The principles that rule this blog

Principles that will govern my thoughts as I express them here (from my opening statement):

  • Freedom of the individual should be as total as possible, limited only by the fact that nobody should be free to cause physical injury to another, or to deprive another person of his freedoms.
  • Government is necessary primarily to provide those services that private enterprise won't, or won't at a price that people can afford.
  • No person has a right to have his own beliefs on religious, moral, political, or other controversial issues imposed on others who do not share those beliefs.

I believe that Abraham Lincoln expressed it very well:

“The legitimate object of government is to do for a community of people whatever they need to have done, but cannot do, at all, or cannot
so well do, for themselves — in their separate, individual capacities.”

Comments will be invited, and I will attempt to reply to any comments that are offered in a serious and non-abusive manner. However, I will not tolerate abusive or profane language (my reasoning is that this is my blog, and so I can control it; I wouldn't interfere with your using such language on your own!)

If anyone finds an opinion that I express to be contrary to my principles, they are welcome to point this out. I hope that I can make a rational case for my comments. Because, in fact, one label I'll happily accept is rationalist.

Sunday, June 28, 2015

Is there any coherent argument against same-sex marriage? I don't see one!

There are a lot of comments I have seen by opponents of same-sex marriage in the light of the Supreme Court's Obergefell v. Hodges decision, and others that I had seen even before that, attacking the very idea of same-sex marriage, but none of these arguments makes very much sense. It is obviously the case that the people making the arguments against same-sex marriage are simply trying, lamely, to find ways that do not fall afoul of the First Amendment to say “my religion does not accept it; thus it's wrong.”

The most common, but stupidest, argument I have seen is “We are ‘redefining’ marriage, an institution that has remained unchanged for thousands of years.” First of all, I cannot accept that this is a “redefinition of marriage.” If we define marriage as “two persons who love each other agreeing to form a single household” (which to me seemns the fundamental purpose of a marriage), the definition has not changed. All that has changed is that the right to marry has been extended to couples that had not this right in the past. And as I have said in earlier posts, when the right to vote was extended to eighteen-year-olds, nobody considered this to be a “redefinition of voting”! So how can this be a “redefinition of marriage”?

In addition, marriage has been redefined in much more radical ways over the 200-plus-year history of this nation. In the 1700s, being married meant a woman gave up her right to own property, and in fact was considered the property of her husband. This has long since ceased to be the case; and I hope nobody wants to restore that “traditional” definition of marriage.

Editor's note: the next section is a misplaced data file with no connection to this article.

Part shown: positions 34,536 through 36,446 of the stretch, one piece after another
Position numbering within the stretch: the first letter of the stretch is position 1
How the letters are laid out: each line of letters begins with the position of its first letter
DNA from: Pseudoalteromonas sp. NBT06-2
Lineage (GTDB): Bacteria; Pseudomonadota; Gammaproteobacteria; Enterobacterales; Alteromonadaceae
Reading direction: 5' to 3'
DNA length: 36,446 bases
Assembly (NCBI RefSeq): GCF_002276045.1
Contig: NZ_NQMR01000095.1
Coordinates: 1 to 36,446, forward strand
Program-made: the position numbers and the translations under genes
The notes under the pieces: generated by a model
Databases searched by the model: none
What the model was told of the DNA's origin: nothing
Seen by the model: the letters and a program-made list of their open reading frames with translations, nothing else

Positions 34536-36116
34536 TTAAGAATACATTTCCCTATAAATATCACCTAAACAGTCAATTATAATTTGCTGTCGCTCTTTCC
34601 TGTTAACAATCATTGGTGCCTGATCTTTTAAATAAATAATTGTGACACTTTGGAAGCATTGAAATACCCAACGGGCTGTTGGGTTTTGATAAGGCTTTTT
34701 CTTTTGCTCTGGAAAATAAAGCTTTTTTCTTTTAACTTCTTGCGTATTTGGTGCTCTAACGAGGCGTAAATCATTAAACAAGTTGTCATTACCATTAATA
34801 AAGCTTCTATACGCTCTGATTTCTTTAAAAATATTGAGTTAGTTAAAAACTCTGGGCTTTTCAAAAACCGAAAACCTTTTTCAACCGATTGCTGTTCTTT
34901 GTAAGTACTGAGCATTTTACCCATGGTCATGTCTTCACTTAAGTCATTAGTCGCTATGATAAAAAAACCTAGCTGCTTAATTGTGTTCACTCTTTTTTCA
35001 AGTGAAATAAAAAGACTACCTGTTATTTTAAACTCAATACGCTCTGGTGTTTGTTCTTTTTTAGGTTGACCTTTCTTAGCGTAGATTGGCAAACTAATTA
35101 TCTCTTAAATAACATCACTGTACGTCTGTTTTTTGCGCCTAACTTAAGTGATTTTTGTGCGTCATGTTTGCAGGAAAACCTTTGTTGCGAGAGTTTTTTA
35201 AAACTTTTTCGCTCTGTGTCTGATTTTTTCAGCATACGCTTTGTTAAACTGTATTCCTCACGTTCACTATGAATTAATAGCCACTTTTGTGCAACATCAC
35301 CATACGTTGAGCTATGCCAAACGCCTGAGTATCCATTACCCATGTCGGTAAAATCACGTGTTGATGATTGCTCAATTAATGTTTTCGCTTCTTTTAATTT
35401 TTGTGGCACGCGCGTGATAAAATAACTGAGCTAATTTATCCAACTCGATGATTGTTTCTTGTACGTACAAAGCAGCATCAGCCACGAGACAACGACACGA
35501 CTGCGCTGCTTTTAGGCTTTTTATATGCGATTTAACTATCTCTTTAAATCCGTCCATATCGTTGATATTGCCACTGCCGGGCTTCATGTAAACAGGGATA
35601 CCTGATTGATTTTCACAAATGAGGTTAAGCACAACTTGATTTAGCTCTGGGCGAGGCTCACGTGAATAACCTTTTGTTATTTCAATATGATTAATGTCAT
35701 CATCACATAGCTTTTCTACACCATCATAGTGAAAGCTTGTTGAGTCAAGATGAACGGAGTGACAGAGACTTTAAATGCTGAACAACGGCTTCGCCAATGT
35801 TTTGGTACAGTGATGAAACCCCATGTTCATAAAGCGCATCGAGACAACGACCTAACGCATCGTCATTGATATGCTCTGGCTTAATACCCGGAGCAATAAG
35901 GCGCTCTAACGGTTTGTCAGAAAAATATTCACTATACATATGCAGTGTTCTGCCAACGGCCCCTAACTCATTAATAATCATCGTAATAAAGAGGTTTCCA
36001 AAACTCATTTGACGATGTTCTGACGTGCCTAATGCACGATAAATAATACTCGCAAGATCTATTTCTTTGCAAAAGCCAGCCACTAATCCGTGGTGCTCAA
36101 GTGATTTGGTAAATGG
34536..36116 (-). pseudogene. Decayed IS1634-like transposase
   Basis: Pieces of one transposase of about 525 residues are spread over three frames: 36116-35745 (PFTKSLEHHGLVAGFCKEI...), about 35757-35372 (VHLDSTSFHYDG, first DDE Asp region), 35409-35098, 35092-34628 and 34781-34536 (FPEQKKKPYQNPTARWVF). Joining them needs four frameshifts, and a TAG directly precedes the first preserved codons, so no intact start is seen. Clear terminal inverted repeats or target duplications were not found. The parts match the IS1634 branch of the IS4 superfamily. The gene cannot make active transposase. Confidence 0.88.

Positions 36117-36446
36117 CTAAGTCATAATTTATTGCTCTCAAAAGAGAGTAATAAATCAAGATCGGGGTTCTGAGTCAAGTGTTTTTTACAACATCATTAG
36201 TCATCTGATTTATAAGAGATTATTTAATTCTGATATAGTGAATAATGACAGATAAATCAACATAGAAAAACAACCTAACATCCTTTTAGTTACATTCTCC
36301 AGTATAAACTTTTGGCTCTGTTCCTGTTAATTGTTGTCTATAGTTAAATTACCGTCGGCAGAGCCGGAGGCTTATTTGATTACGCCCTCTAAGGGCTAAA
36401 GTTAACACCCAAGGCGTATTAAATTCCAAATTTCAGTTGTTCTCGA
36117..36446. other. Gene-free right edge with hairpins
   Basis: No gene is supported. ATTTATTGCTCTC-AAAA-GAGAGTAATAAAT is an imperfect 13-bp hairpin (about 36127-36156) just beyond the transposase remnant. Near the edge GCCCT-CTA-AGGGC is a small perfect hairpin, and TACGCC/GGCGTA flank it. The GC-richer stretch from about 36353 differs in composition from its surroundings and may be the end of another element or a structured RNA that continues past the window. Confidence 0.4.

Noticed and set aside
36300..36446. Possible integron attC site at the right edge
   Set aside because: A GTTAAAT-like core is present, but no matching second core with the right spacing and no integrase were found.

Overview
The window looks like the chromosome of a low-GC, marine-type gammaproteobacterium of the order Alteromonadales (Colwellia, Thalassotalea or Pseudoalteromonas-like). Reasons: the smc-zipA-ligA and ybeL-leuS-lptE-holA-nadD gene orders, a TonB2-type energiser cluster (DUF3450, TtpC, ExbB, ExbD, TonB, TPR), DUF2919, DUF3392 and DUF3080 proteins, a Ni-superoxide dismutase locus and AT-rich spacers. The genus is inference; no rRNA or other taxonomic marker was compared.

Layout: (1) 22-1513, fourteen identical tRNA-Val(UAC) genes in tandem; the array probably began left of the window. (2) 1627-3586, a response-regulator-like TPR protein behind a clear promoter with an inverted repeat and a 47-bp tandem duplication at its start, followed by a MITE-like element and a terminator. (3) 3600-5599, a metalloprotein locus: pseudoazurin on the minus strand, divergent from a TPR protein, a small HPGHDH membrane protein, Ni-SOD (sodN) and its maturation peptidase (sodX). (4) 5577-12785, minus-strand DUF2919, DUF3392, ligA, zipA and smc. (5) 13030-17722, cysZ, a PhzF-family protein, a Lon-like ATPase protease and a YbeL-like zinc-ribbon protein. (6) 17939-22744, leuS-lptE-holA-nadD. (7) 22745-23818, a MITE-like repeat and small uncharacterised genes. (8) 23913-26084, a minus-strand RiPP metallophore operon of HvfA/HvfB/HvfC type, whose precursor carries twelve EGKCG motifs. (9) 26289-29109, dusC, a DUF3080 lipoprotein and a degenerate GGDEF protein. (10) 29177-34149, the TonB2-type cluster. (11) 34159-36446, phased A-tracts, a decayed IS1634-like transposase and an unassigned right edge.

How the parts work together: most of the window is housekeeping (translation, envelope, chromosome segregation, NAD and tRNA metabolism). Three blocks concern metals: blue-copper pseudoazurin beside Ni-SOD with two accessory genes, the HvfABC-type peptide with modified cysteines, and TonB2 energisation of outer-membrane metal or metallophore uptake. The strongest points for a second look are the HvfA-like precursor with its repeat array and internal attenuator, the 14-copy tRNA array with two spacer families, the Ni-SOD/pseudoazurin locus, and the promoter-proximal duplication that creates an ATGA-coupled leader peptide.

Some opponents of same-sex marriage make the point that “children who grow up with both their mother and their father in an intact family are most likely to develop into well-adjusted, productive citizens able to sustain and provide for themselves. In contrast, when marriages break down or disappear, economic troubles all too often surface.” But this is really totally irrelevant to the issue of same-sex marriage. A same-sex couple, to be sure, can only have children by adoption; it cannot create one. But the children that couple might adopt would have been given up for adoption in any case. The “family” into which they were born did not break up because the same-sex couple had married; it was broken in any case. And many anti-same-sex-marriage people (probably the overwhelming majority, in fact) are opposed to abortion and favor adoption as a solution. The only way one can reduce the number of children who do not “grow up with both their mother and their father in an intact family” would be to forbid giving up one's child for adoption. And I have not seen anyone favoring such a law.

But how about the argument that “children who have both a mother and a father are better adjusted than children in single-parent families”? This argument could only make sense if there were enough male-female married couples desiring to adopt to take care of all the adoptable children there are, and nobody, I think, believes this is the case. The alternative, for those children who were not adopted by a same-sex couple, is probably not to grow up in a family at all. And I am sure that children with two adoptive fathers or two adoptive mothers are still better off than children with no adoptive parents at all.

So what argument can an opponent of same-sex marriage make? I do not think there is any.

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